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'As a society, we still need to get our heads wrapped around how to address this. I’m not sure we can solve it, but we can do a better job.' — Provo Police Chief John King

More homeless move to Utah County after Operation Diversion raids in Salt Lake City

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If it seems like more panhandlers and more homeless individuals have been spotted across the county, you’re not wrong.

According to several community leaders and police representatives, they have become flooded with new homeless persons to provide services to and many community organizations designed to provide said services have become inundated.

But where are these new homeless individuals coming from? According to many of them, they have come to Utah County from Salt Lake County after Salt Lake City officials have conducted several waves of what they call “Operation Diversion.”

Operation Diversion

Operation Diversion was a project organized by Salt Lake City community partners, including the Salt Lake Police Department, to essentially weed out homeless individuals who are dangerous to those around them from those who genuinely need services such as food and shelter.

In late September and early October, the Salt Lake Police Department conducted two of these operations in and around the Rio Grande neighborhood of Salt Lake City. During the first operation, 49 people were arrested who had either outstanding warrants or were observed committing crimes, such as using or selling illegal drugs.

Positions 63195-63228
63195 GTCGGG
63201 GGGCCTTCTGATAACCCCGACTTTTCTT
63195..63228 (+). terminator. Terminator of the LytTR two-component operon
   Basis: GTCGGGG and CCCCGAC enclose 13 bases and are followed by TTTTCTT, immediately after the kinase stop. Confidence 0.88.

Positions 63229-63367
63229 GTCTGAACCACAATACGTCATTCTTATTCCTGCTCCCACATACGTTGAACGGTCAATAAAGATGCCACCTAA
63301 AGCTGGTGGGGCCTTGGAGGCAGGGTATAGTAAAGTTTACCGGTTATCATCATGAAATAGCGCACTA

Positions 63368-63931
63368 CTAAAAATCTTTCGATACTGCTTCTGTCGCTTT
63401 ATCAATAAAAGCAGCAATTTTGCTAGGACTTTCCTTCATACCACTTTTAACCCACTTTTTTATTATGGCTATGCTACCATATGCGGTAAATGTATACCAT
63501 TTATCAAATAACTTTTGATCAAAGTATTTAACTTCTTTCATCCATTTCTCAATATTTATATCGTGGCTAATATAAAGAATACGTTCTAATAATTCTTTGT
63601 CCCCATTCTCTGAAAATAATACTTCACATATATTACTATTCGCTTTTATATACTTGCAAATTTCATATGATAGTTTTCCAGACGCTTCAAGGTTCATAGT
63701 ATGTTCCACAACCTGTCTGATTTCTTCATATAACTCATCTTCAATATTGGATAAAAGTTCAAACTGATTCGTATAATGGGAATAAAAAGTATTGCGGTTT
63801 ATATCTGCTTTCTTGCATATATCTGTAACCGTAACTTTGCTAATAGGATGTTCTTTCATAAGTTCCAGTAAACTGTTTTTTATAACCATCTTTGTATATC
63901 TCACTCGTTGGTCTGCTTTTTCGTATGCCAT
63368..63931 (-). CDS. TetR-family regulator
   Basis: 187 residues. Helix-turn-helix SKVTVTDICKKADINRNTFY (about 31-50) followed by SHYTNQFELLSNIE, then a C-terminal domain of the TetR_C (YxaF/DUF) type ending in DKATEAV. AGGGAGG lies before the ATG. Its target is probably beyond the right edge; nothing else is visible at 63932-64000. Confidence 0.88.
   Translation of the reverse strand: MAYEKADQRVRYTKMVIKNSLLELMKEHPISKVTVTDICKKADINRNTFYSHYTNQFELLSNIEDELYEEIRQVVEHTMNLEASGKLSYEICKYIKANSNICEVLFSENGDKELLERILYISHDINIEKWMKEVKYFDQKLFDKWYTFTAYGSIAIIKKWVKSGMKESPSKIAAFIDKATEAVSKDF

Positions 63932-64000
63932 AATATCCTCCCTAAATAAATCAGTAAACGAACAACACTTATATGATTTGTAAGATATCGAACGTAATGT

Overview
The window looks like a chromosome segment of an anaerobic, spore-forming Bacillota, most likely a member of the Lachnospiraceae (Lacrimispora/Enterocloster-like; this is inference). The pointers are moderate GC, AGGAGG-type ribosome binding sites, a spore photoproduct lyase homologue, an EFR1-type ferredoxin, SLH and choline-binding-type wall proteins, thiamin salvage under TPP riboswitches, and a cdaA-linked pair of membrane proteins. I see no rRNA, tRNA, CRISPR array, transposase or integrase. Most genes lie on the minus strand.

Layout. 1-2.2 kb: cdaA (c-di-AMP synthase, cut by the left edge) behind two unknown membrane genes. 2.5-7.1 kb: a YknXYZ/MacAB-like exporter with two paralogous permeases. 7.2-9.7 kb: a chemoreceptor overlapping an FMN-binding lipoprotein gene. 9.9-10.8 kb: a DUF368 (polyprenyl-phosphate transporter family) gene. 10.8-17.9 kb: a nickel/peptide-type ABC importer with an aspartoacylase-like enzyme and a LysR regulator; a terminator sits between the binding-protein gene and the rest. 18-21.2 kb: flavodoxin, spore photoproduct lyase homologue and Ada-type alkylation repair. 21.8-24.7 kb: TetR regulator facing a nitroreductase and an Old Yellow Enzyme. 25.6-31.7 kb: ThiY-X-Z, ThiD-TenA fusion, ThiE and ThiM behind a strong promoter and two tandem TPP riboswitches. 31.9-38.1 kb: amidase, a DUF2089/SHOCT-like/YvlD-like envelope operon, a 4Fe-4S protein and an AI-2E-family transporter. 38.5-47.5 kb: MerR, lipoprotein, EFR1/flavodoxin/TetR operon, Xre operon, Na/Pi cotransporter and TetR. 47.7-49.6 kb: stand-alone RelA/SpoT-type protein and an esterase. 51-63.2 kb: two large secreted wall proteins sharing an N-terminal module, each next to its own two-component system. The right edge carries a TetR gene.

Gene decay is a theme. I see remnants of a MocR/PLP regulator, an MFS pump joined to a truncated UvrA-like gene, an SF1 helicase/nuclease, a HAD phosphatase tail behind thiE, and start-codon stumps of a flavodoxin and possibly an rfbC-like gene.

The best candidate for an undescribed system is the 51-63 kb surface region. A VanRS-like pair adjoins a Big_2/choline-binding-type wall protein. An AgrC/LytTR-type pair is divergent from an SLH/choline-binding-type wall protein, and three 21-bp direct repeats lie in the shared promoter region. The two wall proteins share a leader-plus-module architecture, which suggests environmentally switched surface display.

The second raid focused only on those who had active warrants.

“It’s successful if these guys get off the drugs and stay clean,” said Det. Cody Lougy with the Salt Lake City Police Department. “If we can, (let’s) get them off addictions and into the workforce.”

But the drug-addled and addicts don’t stay in jail for long, especially as a result of the Justice Reinvestment Initiative, which restructured sentencing guidelines and punishments for drug abusers.

But when Salt Lake City doesn’t want them, where can the homeless go?

Rough mentality of new homeless

According to Brent Crane, director of the Food and Care Coalition in Provo, they arrive right on his doorstep.

“They were very transparent as people were coming in saying, ‘Yeah, Salt Lake City sent us down here. Salt Lake City Police sent us down here,'” Crane said.

Crane said they’ve had homeless individuals come to the Food and Care Coalition from Salt Lake City in the past, but typically for services, like free meals, a hot shower and internet access. Now, he said, they’re coming for housing and other services that are more difficult to provide.